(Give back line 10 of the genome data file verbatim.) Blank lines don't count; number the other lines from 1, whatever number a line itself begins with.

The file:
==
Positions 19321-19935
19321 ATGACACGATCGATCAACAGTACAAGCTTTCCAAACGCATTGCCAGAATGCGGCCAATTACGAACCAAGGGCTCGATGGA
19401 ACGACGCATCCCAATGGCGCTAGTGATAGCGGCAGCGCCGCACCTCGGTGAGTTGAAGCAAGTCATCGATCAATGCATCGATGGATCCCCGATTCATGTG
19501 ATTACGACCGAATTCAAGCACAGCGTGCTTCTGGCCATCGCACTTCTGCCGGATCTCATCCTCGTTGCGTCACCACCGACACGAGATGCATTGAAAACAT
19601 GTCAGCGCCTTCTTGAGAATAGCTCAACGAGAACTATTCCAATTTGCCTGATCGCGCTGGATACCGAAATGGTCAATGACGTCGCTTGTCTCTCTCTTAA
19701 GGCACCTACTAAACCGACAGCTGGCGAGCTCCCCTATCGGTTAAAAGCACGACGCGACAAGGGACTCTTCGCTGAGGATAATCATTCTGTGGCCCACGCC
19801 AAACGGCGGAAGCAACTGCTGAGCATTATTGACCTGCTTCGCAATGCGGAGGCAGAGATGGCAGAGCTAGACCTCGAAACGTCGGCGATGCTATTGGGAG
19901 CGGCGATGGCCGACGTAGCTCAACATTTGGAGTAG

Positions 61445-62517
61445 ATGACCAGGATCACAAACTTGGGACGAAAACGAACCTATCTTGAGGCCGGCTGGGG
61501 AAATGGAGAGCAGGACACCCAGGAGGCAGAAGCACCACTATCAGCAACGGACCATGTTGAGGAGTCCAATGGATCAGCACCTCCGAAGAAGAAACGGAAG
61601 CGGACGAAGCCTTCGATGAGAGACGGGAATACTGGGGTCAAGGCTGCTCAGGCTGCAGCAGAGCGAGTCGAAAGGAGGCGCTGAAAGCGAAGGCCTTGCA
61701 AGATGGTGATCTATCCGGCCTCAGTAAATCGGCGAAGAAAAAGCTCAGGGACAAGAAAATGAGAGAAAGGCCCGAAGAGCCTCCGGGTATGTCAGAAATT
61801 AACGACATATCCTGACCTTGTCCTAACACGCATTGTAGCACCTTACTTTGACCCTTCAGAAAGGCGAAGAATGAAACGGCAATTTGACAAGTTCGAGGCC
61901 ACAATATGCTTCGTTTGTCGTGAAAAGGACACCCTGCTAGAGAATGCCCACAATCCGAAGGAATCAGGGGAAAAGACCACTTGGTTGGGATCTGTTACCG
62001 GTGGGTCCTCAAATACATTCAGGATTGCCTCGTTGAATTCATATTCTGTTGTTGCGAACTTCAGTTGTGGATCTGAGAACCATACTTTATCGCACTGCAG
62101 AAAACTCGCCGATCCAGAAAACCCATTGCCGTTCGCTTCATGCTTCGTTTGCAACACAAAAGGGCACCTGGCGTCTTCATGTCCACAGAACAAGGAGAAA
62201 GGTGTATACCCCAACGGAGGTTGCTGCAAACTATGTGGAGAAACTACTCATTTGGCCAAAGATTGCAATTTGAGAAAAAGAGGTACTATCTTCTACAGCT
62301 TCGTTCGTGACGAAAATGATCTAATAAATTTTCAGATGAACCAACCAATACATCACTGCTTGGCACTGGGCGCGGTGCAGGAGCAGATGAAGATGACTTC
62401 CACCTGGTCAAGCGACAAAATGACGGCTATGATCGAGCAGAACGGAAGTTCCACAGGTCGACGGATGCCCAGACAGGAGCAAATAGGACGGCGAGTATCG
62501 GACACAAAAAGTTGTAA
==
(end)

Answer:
61445 ATGACCAGGATCACAAACTTGGGACGAAAACGAACCTATCTTGAGGCCGGCTGGGG